As the "partygate" saga rumbles on in London, with speculation rife over whether Prime Minister Boris Johnson will have to resign over parties held in Downing Street during strict COVID lockdowns in 2020 and 2021, a popcorn brand leaned into the story by getting just a little bit political.
KP Snacks' Butterkist drove a van around London's Westminster yesterday, parking it next to Downing Street and the Houses of Parliament, emblazoned with a billboard of two people eating popcorn and looking riveted by something together with the words "Here for the Drama. Go grab the Butterkist." Packs of popcorn are also being handed out to journalists and policeman stationed at the gates of Downing Street.
It's part of an ongoing campaign by the brand encouraging people "Go Grab the Butterkist" when something unmissable is going on at home. The stunt is being amplified on social media through social posts referencing Butterkist being "Here for the drama," including GIFs commenting on posts as news updates on the inquiry emerge from Downing Street.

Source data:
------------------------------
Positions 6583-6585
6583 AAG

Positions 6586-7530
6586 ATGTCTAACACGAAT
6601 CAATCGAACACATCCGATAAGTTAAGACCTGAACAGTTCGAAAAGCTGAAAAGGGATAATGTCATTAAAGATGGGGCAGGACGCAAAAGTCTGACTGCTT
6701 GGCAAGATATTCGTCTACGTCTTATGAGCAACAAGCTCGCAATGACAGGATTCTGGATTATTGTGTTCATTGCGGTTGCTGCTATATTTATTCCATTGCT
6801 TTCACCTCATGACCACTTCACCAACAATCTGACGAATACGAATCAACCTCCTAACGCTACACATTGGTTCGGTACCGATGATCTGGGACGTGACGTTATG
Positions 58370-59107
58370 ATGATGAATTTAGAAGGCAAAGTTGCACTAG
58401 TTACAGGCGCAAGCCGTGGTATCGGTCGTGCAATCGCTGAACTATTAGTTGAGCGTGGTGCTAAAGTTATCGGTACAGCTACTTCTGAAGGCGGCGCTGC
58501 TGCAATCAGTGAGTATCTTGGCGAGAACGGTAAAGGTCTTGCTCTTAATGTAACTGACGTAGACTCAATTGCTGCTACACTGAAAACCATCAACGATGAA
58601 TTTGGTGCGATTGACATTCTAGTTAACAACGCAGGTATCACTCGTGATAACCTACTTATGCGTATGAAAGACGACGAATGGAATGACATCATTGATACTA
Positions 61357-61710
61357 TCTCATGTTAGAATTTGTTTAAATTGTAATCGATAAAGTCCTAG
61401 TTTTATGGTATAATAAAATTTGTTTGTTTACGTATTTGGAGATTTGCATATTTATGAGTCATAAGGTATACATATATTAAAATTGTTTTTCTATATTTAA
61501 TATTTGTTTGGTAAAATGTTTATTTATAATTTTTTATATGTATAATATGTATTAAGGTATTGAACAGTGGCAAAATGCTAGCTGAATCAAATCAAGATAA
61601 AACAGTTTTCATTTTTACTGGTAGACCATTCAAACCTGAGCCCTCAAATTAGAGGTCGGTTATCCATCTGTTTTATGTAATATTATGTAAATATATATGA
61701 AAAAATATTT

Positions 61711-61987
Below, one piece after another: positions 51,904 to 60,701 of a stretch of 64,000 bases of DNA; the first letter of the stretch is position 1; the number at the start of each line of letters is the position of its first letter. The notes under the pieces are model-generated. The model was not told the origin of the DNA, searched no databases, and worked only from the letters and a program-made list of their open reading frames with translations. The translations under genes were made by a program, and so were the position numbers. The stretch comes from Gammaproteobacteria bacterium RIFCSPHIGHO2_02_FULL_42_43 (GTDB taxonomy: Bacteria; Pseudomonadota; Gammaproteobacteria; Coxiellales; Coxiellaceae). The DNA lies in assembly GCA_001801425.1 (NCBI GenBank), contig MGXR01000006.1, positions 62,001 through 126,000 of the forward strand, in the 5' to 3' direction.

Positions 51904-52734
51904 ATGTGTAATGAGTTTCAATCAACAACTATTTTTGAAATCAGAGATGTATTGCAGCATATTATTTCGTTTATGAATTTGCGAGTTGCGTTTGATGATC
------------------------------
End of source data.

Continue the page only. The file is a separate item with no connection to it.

The stunt was devised by creative agency St Luke's and brought to life by PR agency the Red Consultancy.
“The ongoing events at Number 10 has seen politics become pure spectacle," said Richard Denney, executive creative director at St Luke’s, in a statement. "The vast numbers of viral memes alone demonstrate the feelings of the nation. It’s a real spectating popcorn moment and what better way to watch this drama unfold than with a bag of Butterkist?”
Although cars are not allowed to drive into Downing Street itself, a number of brands in recent years have used its iconic gates for photo opportunity stunts; last year, John Lewis trolled Boris Johnson with a furniture van after stories emerged about his redecoration of 10 Downing Street and rumors that his wife Carrie was keen to get rid of "Theresa May's John Lewis furniture nightmare."
Meanwhile, more than five million people are reported to have watched a spoof video featuring actors from the BBC's "Line of Duty" drama made by political satirist group Led by Donkeys, in which police officers appear to be grilling Johnson about his parties.